Bar One Fourteen Reopens, Hipper Than Ever

Manager and cocktail director Daimien Weems holds a vinyl album behind the bar.
Bar One Fourteen manager and cocktail director, Damien Weems.

Photo by Rachel Enneking, courtesy Bar One Fourteen

three ornate dishes and a prayer candle
Cocktails and candied sesame sticks next to a glowing Rihanna prayer candle at Bar One Fourteen.

Of all the places you pined to sup and sip that were shuttered during the pandemic, Martha Hoover’s curiously eccentric cocktail closet Bar One Fourteen might have been your last holdout. Its candles-only lighting, avant-garde cocktail menu, and supper-club selection of bar snacks puts it in the running for Indy’s most unusual nightspot. (Esquire once called it “a lyric poem” and “a listening sanctuary.”) But with just 16 seats leaving little room for social distancing, it’s no surprise that this was one of the last local drinking holes to reopen after the pandemic, nearly two years after closing in early March 2020, nor that Hoover’s crew requires you to flash your vaccination card in the dark vestibule adjacent to the considerably calmer Napolese next door. Word to the wise: Scan yours or snap a pic so you can show it through the glow of your phone.

But reopen it did, for regulars and friends this past weekend, and reservations going forward (though the bookings are decidedly slim for the remainder of the year). Opening chef David Hoover has long gone on to new endeavors, the talented drink-mixing duo of Corey Ewing and Daimien Weems has returned, dreaming up as their opening seasonal specials an East Asian–inflected cocktail program with surprising umami notes typically saved for dinner plates, not drinks. The Oishii “Savory,” for instance, mingles Japanese Suntory Toki Whiskey with citrusy oleo-saccharum and a simple syrup steeped with porcini mushrooms, which gives the drink a woodsy, fresh-forest fragrance finished with similarly earthy umami bitters. More traditional elixirs such as an Old Fashioned or martini can also be ordered in premium versions with Asian spirits, though more straight-up classics are also available.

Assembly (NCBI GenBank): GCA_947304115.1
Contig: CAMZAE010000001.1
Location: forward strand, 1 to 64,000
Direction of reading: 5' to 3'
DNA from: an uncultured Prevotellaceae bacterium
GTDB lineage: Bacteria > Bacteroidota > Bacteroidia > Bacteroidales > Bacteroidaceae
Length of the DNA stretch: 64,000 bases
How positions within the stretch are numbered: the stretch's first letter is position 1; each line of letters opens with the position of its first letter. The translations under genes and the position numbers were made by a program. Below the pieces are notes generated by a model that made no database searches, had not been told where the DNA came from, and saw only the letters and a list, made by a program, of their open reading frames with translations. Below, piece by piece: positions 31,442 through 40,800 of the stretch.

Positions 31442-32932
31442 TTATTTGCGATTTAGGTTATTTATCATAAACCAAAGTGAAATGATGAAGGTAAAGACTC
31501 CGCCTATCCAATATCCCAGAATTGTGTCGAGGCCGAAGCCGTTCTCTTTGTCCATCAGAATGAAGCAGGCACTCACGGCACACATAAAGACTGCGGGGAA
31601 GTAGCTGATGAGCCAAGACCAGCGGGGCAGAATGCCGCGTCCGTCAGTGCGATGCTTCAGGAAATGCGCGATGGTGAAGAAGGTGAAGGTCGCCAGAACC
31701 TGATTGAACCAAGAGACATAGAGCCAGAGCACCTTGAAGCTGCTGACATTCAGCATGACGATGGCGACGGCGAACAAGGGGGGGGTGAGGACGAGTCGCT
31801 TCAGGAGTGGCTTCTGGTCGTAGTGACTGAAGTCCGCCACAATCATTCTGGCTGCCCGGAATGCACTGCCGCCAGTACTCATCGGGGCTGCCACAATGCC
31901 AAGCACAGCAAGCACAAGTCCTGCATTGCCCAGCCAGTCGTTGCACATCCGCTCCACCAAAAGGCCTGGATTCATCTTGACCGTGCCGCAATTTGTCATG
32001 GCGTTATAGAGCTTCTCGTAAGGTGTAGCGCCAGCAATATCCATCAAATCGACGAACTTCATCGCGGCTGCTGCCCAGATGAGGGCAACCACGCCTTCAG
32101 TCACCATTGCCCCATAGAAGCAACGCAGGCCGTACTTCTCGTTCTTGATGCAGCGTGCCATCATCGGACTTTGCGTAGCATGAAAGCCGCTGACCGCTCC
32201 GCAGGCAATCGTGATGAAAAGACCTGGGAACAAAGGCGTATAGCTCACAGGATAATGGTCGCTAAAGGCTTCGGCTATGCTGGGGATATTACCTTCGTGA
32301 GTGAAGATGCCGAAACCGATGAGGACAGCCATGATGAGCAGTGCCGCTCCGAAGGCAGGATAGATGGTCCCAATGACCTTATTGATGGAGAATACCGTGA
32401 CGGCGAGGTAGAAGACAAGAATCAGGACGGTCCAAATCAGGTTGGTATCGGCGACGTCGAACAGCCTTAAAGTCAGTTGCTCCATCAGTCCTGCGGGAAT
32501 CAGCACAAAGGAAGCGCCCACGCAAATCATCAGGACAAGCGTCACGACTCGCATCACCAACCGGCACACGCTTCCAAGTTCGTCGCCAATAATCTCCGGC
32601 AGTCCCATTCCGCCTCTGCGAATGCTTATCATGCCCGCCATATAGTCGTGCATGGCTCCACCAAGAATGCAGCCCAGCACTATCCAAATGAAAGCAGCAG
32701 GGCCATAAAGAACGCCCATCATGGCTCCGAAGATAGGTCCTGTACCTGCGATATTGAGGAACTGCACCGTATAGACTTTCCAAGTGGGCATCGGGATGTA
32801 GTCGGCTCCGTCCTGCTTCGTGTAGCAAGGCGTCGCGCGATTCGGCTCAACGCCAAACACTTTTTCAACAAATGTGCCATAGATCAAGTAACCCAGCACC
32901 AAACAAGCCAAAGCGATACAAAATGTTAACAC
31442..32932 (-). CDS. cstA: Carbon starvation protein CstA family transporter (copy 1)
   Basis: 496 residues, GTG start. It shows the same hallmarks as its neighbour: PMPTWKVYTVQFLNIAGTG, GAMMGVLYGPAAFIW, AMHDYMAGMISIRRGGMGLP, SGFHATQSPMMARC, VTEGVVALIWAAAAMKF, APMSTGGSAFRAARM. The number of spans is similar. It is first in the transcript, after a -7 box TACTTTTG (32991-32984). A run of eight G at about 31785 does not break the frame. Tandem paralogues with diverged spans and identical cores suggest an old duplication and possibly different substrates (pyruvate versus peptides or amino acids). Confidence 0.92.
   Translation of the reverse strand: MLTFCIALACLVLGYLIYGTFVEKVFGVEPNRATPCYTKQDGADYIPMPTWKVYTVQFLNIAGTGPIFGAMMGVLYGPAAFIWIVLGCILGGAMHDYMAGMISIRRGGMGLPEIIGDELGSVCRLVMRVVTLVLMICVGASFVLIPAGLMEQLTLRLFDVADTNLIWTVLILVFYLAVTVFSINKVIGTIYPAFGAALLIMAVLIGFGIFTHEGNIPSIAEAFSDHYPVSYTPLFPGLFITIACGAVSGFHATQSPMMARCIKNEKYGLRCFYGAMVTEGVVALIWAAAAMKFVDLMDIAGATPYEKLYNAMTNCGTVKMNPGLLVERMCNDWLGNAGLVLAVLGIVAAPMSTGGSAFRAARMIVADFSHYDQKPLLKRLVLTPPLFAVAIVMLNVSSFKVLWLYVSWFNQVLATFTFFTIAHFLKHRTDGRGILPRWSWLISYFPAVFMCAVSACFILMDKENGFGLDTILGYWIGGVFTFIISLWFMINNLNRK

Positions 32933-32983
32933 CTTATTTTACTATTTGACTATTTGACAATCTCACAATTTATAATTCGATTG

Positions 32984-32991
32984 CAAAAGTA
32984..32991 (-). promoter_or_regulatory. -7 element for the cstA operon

two dark-liquor cocktails in front of a prayer candle
A classic Manhattan, and the Oishii “Savory” cocktail.

For food, chef Shane DeWeese and Patachou pastry chef Katy Hawkins have combined for a short but luxurious menu of upscale bites that pair perfectly with the drinks. Highlights include sweet, meaty peel-and-eat shrimp with two sauces, a bracingly garlicky Lebanese-inspired dip and another dairy-free sauce thickened with aquafaba. House sourdough with homemade cultured butter and single-origin California olive oil makes for a nice counterpoint to the shrimp, as well as the perfect pairing with a generously dressed riff on a Caesar salad, made not with romaine but baby gem lettuce, topped with a bright yuzu dressing and fermented vegetables.

three caviar-topped potato skins
Caviar-topped potato skins.

One holdover that had to stay was the Fancy Burger, now made with Black Hawk American Wagyu beef, Spanish malvarosa sheep’s-milk cheese, and a creamy aioli. You can upgrade with truffles, or, just as audacious, you can get a side of potato “skins,” more like little rounds of pureed, enriched potatoes, topped with two types of caviar. They’re definitely worth the 20-month wait.

Lighting at each table has been reduced to a single votive candle honoring an iconic female cultural figure—Dolly Parton or Rihanna or Ruth Bader Ginsburg. And the music, especially LPs of Kendrick Lamar and Beyoncé live in concert, makes the place even more the rollicking, shut-up-and-listen sensory experience it was before. Why not give us double what this place was to enjoy after two years of listening to our own thoughts? 114 E. 49th St., 317-925-0765,